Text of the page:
Discussion and findings1.0IntroductionThe chapter discusses the findings based on the literature in order to develop a concrete planfor the possible solutions. The psychological distress due to diverse causes in HIV infectedpatient’s needs to be addressed in terms of possible solutions. This is to reduce the mortalityand morbidity of the victims. Hence, the present chapter aims in discussing the findings ofthe literature for the development of possible solutions.2.0. Effect of AIDS on Psychological disorders2.1. Effect of HIV mediated anxiety on medication/therapyThe randomized clinical trial based investigations performed by Blank et al (2011) revealthat the longitudinal models for a period of 12 months and so gave a significant outcome interm of viral load. The intervention group exhibited a significantly greater reduction in logviral load (p<0.001) compared to control group indicating that the studies on long-termbasis are needed for the investigations and to elucidate the impact of HIV on mental statusof the victims. In addition to the viral load, in the proposed studies other parameters such asa detailed type of mental health are to be incorporated. The aspects of assessing the mentalstatus such as anxiety were considered in the patients suffering from other diseases(Baqutayan, 2012). Therefore, such practices can be implemented for HIV infected patients.The outcome of the investigation (Vitiello et al., 2003) revealed that antidepressants are the mostcommonly prescribed medicines (20.9%) followed by anxiolytic (16.7%), antipsychotics (4.7%), and psychostimulants (3.0%). It indicates that the HIV-positive victims undergo for frequent depression in the populationtested. An emphasis can be given for the investigation towards why the HIV positive patients undergo fordepression. What factors contributing for the development of symptoms and mental illness. The presence of HIVpositive in the victims not only influences the victim’s mental health, also influences the caregivers health status. Inan attempt, Kuo et al., (2014) evaluated the South African based caregivers for the assessment of psychologicalstatus utilizing multivariate hierarchical logistic regressions. The authors found that the caregivers who are associatedwith HIV positive patients can develop anxiety (p<0.001) who were living with the patients. This further increasesthe risk of development of psychological symptoms for the patients. Therefore the patients require a mechanical andmoral support to come out from the ‘continuous’ thinking on the HIV and its symptoms. An insight can be devisedfrom the available sources that no source is describing the factors and causes contributing for the assessment of1
mental status in HIV positive patients. Hence, it would be desired to focus an investigation to study the underlyingmechanisms utilizing randomized clinical trials.2.2. Effect of HIV mediated depression on medication/therapyThe inclusion of patients from diverse study groups can avoid the bias and help in understanding how thedepression does affect the medication in HIV patients. The patients with intervention for 6 months showed a lowerextent of depression (mean difference -3.7) and a lower tendency of suicidal behavior (-18%) (Pence et al., 2015).The investigation (Mitzel et al., 2015) revealed that the there exist an association between HIV-related stigma andadherence. The symptoms of depression are strongly related to the HIV adherence while the stigma did not. Theoutcome gave an insight for the importance of treating depressive symptoms in interventions aiming to improvemedication adherence among HIV-infected patients. The investigation did not reveal about the types of designemployed however the outcome showed a significant impact in terms of stigma-related experiences. It was positivewith depressive symptoms and negative towards adherence. Similar to preceding outcomes and methods, theinvestigators did not cover other psychological disorders. Turan et al., (2015) proved the relationbetween internalized stigma and self-reported suboptimal anti retroviral therapy. It wasbased on the relation between the depressive symptoms and low extent of social support,the investigators concluded that there exist an association between internalized stigma andsuboptimal adherence. From the available results, it can be understood that the studies wereutilizes depression and the investigators are trying to establish correlation between stigma and depressive symptoms.Most of the evidences are based on a single center so it is desirable to have the findings from multicenter studies. Inaddition, other aspects of mental status have not been captured. Therefore, the proposed study should focus onanxiety and other mental illness.2.3. Effect of HIV/AIDS on emotionFrom emotional aspects perceptive, Okulicz et al., (2009) investigated the role of viral load onthe reduction of victim immunity utilizing elite and viremic controllers. The outcome revealsthat the elite controllers had favorable time for the development of AIDS (P=0.048) incomparison to viremic controllers. The researchers have not addressed the emotionalaspects of the patients. The use of multiple drug regimens can increase the life span ofvictims and possibly reduce the emotional distress of the patients (Mocroft et al., 2002). Inan attempt, the researchers (Mocroft et al., 2002) proved as the ‘dropping’ rate wasdecreased (P<0.001) with the use of drugs. Moneyham et al., (1997), explain the possiblemechanisms involved in emotional distress. The investigators opined that the physiologicalmediators influence the HIV-related stress on emotional distress. No insight is provided in terms ofpossible approaches for reduction of emotion by physiological and pharmacological interventions.2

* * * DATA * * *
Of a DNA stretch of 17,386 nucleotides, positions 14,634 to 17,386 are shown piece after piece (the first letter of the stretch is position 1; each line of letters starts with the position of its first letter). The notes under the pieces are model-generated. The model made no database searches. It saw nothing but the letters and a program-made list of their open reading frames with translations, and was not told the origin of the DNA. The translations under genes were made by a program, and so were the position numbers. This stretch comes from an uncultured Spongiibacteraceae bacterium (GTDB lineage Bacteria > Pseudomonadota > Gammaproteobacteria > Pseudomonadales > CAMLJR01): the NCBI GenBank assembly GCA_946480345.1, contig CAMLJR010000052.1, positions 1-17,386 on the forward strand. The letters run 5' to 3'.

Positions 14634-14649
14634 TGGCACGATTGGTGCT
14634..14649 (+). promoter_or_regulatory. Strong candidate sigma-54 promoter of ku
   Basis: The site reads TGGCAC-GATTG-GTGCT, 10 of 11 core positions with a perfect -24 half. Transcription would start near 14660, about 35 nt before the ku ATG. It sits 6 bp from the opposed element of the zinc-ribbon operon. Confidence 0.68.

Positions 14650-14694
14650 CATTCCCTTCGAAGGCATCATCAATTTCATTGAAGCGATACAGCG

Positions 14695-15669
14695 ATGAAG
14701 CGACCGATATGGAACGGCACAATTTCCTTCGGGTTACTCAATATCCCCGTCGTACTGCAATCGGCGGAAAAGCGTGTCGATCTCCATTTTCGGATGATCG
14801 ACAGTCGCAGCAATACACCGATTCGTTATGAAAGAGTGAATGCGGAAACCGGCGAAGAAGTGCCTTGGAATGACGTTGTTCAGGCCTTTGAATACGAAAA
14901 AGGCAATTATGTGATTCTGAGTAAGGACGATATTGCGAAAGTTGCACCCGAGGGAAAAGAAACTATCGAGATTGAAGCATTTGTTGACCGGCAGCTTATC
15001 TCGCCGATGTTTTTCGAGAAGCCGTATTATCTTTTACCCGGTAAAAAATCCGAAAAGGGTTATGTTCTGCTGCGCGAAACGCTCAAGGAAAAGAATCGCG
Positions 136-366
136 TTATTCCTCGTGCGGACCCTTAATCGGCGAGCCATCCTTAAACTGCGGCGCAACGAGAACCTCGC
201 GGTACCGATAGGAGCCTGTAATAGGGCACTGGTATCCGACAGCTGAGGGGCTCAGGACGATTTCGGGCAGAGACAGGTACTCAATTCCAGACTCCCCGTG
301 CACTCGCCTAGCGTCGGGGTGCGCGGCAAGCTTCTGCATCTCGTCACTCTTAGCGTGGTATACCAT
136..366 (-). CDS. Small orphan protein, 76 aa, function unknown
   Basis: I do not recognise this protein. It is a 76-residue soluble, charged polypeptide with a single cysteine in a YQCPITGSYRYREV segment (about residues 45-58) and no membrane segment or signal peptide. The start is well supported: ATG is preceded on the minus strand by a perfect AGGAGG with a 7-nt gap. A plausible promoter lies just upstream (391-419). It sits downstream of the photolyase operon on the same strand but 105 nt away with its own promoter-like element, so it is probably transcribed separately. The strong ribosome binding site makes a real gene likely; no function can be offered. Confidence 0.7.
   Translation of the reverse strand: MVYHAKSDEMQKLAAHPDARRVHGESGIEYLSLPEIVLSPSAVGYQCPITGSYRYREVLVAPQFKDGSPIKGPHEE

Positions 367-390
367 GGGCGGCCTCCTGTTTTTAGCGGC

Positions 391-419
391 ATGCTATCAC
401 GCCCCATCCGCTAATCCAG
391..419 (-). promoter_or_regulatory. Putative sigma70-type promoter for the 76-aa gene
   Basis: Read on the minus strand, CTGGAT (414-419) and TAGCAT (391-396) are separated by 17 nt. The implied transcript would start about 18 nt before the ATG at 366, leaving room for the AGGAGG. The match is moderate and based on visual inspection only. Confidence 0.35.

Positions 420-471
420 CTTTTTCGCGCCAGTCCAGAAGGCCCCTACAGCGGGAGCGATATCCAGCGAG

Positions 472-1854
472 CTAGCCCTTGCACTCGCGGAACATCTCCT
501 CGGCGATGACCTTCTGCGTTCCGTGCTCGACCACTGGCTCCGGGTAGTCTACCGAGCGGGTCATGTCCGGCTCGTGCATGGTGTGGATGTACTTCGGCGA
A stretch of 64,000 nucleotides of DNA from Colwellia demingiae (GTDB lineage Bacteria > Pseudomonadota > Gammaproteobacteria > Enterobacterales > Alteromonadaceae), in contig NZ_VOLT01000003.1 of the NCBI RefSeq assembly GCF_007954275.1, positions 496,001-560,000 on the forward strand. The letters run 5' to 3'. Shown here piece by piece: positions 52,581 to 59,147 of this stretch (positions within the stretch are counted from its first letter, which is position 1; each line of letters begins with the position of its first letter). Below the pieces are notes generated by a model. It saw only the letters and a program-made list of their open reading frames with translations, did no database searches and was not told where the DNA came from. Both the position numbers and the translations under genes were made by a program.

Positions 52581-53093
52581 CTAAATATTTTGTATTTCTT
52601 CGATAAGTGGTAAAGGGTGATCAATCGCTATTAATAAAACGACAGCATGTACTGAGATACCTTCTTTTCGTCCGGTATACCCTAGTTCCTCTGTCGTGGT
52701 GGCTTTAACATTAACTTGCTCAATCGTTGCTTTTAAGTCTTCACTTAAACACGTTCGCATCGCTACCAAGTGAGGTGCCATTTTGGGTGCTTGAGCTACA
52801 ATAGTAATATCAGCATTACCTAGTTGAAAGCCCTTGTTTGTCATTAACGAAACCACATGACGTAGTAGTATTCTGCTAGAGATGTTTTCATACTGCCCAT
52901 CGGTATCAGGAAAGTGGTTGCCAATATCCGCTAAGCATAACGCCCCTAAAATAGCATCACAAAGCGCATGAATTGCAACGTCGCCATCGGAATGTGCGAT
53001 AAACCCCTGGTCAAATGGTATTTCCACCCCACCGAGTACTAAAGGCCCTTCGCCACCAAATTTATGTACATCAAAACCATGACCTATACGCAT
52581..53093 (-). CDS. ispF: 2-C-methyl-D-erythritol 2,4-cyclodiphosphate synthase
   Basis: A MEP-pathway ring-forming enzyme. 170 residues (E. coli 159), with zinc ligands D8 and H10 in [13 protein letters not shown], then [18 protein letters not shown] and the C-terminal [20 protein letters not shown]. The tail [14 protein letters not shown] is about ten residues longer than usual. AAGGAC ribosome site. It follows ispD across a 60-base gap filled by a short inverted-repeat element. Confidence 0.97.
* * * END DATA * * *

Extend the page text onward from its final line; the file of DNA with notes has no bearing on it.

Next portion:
Another cause for emotional behavior could be stigma related effects and was correlated with age(Wei et al., 2016). The stigma and age interaction term was significant for negative emotions forthe total sample, with higher age associated with greater experience of negative emotions. Thissuggests that the effect of perceived stigma on negative emotions is moderated by age in HIV-affected individuals. The multiple linear regressions suggest that there exist an emotional regulationpartially mediated the relationship between negative emotions and both types of stigma, includingenacted stigma and perceived stigma (Wei et al., 2016). One source (Asikhia & Mohangi, 2015)is describing about the interventions to reduce the emotional distress in schoolchildren.There was a high prevalence of psychological, behavioral and emotional problems and that theschool support provided to them (teachers' support, the general school environment and the degree ofdiscrimination, labeling and bullying that exists in the school) was not sufficient (Asikhia &Mohangi, 2015). The available sources neither discussing the etiology of emotional aspects in HIVvictims nor proposing the strategies of intervention. Therefore, focus can be given to find out thefactors and establish a link between the emotional distress and HIV utilizing randomized trials.2.4. Effect of socioeconomic conditions on anxiety in HIV infected patientsThe education level, status and position of employment and status of individual in society cancertainly influence the medical interventions and on the disease management. Robinson et al.,(2015) revealed that no investigation dealt with psychological interventions. However, theresearchers evaluated the performance of vocational training and pharmacologicalinterventions. Among the studies, the vocational intervention could not infer a significantoutcome due to lack of adequate data. The pharmacological interventions showed diverseoutcome due to differences in the studies. The individuals with positive HIV and employmentshowed a significant improvement in terms of mitigation compared to those without adequatesocioeconomic condition. Another report from Peltzer & Pengpid (2013) reveals that theincome, level of education, and employment/occupational status was significantly andpositively associated with the level of adherence of treatment. About 73.2% of studiesshowed a positive outcome in terms of adherence of therapy. Despite of positive outcome itappears that the available evidence does not provide conclusive support for the existence of aclear association between socio-economic status and adherence to anti retroviral therapy inadult patients infected with HIV (Peltzer & Pengpid, 2013). Another report describes therelationship between socioeconomic status and HIV infection (Ogunmola et al., 2014)utilizing an analytical case-control study and logistic regression model. The outcome revealsthat HIV positive patients with secondary school levels of education and all categories ofmonthly income showed statistically significant relationships with HIV infection (P=0.0183